Deiber MP, Giard MH, Mauguiere F: Separate generators with distinct orientations for N20 and P22 somatosensory evoked potentials to fmger stimulation? Electroencephalogr Clin Neurophysiol 65:321–334, 1986.PubMedCrossRefGoogle Scholar
  15. 15.
    Desmedt JE: Cerebral evoked potentials in: “Peripheral Neuropathy” PJ Dyck, PK Thomas, EH Lambert and R Bunge (eds): Saunders, Philadelphia. 1045–1066, 1984.Google Scholar
  16. 16.
    Desmedt JE and Cheron G: Central somatosensory conduction in man: Neural generators and interpeak latencies of the far-field components recorded from neck and right or left scalp or earlobes. Electroencephalogr Clin Neurophysiol 50, 382–403, 1980.PubMedCrossRefGoogle Scholar
  17. 17.
    Desmedt JE and Cheron G: Noncephalic reference recording of early somatosensory potentials to fmger stimulation in adult or aging man: differentiation of widespread N18 and contralateral N20 from the prerolandic P22 and N30 components. Electroencephalogr Clin Neurophysiol 52:553–570, 1981.PubMedCrossRefGoogle Scholar
  18. 18.
    Desmedt JE and Cheron G: Spinal and far-field components of human somatosensory evoked potentials to posterior tibial nerve stimulation analysed with oesophageal derivations and noncephalic reference recording. Electroencephalogr Clin Neurophysiol 56:635–651, 1983.PubMedCrossRefGoogle Scholar
  19. 19.
    Desmedt JE, Tran Huy N, Carmelier J: Unexpected latency shifts of the stationary P9 somatosensory evoked potential far field with changes in shoulder position. Electroencephalogr Clin Neurophysiol 56:628–634, 1983.PubMedCrossRefGoogle Scholar
  20. 20.
    Desmedt JE and Nguyen TH: Bit-mapped colour imaging of the potential fields of propagated and segmental subcortical components of somatosensory evoked potential in man. Electroencephalogr Clin Neurophysiol 62:1–17, 1984.Google Scholar
  21. 21.
    Desmedt JE and Bourguet M: Color imaging of parietal and frontal somatosensory potential fields evoked by stimulation of median or posterior tibial nerve in man. Electroencephalogr Clin Neurophysiol 62:1–17, 1985.PubMedGoogle Scholar
  22. 22.
    Dimitrijevic MR, Lenman JAR, Prevee T, Wheatly K: A study of posterior column function in familial spastic paraplegia. J Neurol Neurosurg Psychiat 45:46–49, 1982.PubMedCrossRefGoogle Scholar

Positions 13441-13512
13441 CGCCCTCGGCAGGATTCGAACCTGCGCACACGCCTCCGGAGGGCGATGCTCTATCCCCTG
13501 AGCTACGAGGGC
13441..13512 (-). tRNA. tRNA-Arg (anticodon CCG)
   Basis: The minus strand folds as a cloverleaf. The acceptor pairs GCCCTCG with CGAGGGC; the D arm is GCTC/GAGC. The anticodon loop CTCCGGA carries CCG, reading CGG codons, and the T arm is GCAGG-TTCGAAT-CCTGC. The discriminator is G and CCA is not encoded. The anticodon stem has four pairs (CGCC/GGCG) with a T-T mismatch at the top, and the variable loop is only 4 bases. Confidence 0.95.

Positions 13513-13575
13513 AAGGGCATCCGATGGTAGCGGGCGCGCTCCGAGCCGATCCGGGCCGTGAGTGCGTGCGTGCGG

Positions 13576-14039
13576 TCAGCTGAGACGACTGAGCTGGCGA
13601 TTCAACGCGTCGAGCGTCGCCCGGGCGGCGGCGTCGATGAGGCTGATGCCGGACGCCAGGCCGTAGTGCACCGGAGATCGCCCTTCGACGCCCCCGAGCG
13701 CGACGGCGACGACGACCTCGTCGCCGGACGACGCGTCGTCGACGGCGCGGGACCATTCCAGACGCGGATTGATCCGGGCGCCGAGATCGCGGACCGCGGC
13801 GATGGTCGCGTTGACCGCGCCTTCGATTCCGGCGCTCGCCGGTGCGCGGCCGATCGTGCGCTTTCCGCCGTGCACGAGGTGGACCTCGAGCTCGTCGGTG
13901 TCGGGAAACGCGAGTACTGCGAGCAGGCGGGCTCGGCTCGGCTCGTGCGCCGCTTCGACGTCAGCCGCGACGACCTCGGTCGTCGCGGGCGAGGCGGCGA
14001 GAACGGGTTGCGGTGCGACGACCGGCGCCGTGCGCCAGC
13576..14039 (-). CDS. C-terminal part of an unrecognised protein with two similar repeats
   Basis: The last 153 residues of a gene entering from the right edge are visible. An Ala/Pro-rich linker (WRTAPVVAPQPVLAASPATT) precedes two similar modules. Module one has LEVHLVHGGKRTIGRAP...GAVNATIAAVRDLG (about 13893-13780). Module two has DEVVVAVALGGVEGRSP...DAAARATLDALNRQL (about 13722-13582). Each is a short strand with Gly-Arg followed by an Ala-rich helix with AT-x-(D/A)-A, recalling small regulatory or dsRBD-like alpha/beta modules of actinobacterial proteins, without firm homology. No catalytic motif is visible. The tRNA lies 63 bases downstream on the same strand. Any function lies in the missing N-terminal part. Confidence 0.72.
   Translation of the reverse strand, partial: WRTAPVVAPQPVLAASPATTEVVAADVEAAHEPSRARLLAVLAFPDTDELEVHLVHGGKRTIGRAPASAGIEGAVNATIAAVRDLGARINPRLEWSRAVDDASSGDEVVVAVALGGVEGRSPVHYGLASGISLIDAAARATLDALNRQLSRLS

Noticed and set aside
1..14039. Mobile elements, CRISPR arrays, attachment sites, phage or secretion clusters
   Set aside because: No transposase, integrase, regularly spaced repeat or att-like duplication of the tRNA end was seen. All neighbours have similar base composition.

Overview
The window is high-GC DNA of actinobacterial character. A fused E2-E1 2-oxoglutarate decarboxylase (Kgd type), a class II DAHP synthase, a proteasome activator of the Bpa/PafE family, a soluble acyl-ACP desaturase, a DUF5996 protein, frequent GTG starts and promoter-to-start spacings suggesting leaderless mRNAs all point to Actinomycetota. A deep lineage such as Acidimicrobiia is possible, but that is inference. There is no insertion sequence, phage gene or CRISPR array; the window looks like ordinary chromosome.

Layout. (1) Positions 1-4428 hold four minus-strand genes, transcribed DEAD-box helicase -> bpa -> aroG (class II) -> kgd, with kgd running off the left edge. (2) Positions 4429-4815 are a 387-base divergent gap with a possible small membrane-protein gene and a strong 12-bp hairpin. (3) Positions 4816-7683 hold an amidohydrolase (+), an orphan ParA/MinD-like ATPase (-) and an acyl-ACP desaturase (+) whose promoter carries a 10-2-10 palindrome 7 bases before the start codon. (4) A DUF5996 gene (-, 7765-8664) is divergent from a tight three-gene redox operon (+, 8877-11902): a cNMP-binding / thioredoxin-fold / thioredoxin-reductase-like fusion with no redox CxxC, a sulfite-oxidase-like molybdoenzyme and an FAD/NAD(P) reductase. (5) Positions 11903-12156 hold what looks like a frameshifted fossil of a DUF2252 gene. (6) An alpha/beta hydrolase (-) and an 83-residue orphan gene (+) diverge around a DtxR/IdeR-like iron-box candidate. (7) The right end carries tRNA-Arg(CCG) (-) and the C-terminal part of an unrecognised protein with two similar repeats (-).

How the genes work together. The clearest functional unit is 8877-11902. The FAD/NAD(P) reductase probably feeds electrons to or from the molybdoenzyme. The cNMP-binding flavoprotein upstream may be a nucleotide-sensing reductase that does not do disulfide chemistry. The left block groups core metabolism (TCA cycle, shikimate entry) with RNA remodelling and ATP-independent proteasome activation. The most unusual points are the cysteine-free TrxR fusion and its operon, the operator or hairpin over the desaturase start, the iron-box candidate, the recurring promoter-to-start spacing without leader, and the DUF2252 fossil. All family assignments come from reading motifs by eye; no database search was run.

23. 23.
    Ehle AL, Stewart RM, Lellehd NE, Leventhal A: normal checkerboard pattern reversal evoked potentials in Parkinsonism. Electroencephalogr Clin Neurophysiol 54:336–338, 1982.PubMedCrossRefGoogle Scholar
  24. 24.
    Fine EJ and Hallett M: Neurophysiological study of subacute combined degeneration. J Neurol Sci 45:331–336, 1980.PubMedCrossRefGoogle Scholar
  25. 25.
    Gandevia SC, Burke D, McKeon BB: The projection of muscle afferents from hand to cerebral cortex in man. Brain 107:1–13, 1984.PubMedCrossRefGoogle Scholar
  26. 26.
    Ganes T: Somatosensory conduction times and peripheral, cervical and cortical evoked potentials in patients with cervical spondylosis. J Neurol Neurosurg Psychiat 43:683–689, 1980.PubMedCrossRefGoogle Scholar
  27. 27.
    Graff-Radford NR, Damasio H, Yamada T, Eslinger PJ, Damasio AR: Nonhemorrhagic thalamic infarction: clinical, neuropsychological and electrophysiological findings in four anatomical groups defined by computerized tomography. Brain 108:485–516, 1985.PubMedCrossRefGoogle Scholar
  28. 28.
    Halliday AM: The electrophysiological study of myoclonus in man. Brain 90:241–284, 1967.PubMedCrossRefGoogle Scholar
  29. 29.
    Halliday AM: Evoked potentials in clinical testing. Churchill Livingstone, Edinburg, 1982.Google Scholar
  30. 30.
    Halliday AM, Wakefield GS: Cerebral evoked potentials in patients with dissociated sensory loss. J Neurol Neurosurg Psychiat 26:211–219, 1963.PubMedCrossRefGoogle Scholar
  31. 31.
    Hennerici M, Homberg V, Lange HW: Evoked potentials in patients with Huntington’s disease and their offspring. Visual evoked potentials. Electroencephalogr Clin Neurophysiol 62:167–176, 1985.PubMedCrossRefGoogle Scholar
  32. 32.
    Hume AL, Cant BR: Conduction time in central somatosensory pathways. Electroenccp- halogr Clin. Neurophysiol 45:361–375, 1978.Google Scholar
  33. 33.